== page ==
To our friends around the world: The Events in Egypt 30 Jan 2011
The world has witnessed an unprecedented popular action in the streets of Egypt. Led by Egypt’s youth, with their justified demands for more freedom, more democracy, lower prices for necessities and more employment opportunities. These youths demanded immediate and far-reaching changes. This was met by violent conflicts with the police, who were routed. The army was called in and was welcomed by the demonstrators, but initially their presence was more symbolic than active. Events deteriorated as lawless bands of thugs, and maybe agents provocateurs, appeared and looting began. The young people organized themselves into groups that directed traffic, protected neighborhoods and guarded public buildings of value such as the Egyptian Museum and the Library of Alexandria. They are collaborating with the army. This makeshift arrangement is in place until full public order returns.
The library is safe thanks to Egypt’s youth, whether they be the staff of the Library or the representatives of the demonstrators, who are joining us in guarding the building from potential vandals and looters. I am there daily within the bounds of the curfew hours. However, the Library will be closed to the public for the next few days until the curfew is lifted and events unfold towards an end to the lawlessness and a move towards the resolution of the political issues that triggered the demonstrations.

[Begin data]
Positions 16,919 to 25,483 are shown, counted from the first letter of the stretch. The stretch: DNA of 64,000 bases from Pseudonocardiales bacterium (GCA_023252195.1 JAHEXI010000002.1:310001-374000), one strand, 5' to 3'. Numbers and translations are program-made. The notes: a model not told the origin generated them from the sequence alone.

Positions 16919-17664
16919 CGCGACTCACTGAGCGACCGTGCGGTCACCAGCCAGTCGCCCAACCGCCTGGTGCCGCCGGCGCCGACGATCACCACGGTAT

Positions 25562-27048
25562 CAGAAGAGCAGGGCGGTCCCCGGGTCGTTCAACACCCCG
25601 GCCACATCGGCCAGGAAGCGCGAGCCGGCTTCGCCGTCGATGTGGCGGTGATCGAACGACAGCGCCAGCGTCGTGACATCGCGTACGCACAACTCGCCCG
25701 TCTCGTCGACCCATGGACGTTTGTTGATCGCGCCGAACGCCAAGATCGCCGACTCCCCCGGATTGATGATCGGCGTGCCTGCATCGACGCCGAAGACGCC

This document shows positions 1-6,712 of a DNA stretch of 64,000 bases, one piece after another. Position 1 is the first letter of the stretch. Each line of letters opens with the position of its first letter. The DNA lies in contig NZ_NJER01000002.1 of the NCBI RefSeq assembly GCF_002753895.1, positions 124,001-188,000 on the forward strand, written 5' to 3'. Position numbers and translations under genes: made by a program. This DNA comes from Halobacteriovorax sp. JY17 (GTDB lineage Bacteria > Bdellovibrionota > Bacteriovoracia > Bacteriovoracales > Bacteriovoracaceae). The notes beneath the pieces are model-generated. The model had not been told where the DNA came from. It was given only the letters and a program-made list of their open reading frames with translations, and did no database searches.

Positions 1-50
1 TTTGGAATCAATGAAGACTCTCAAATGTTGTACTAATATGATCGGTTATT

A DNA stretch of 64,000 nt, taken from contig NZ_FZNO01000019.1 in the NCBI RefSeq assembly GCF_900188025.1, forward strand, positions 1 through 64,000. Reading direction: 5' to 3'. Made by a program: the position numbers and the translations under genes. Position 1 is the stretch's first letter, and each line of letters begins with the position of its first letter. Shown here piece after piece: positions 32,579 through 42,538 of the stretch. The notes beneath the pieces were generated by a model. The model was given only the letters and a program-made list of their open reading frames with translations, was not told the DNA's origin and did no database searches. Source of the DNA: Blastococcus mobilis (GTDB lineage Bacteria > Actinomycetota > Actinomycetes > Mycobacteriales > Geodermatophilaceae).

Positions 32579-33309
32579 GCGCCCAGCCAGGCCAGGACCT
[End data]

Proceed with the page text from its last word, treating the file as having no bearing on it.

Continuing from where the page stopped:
Librarian of Alexandria
Director of the Bibliotheca Alexandrina
This post by the Director of the new library at Alexandria gave me goosebumps. First, it showed his dedication to protecting this iconic institution of learning, and second it showed how fully he trusted the positive power of young people.
We as adults, we as teachers, need to recognize how vital a role youth can play in the most important and real-world situations. We mustn't only let them experiment in a sandbox, in our classrooms. Real growth and learning can, should, and must occur in their worlds, with them shaping the path.
Let's work on letting kids loose to save the world as their young Egyptian counterparts have demonstrated.
From @abowllan comes a link to this thought-provoking article by Tim Wilsonabout what might be possible in schools using QR codes. I think the case is a little overstated in the post, but it's fun to think about nonetheless. If you don't know what a QR code (that bar code-looking item) is, the article explains that, too.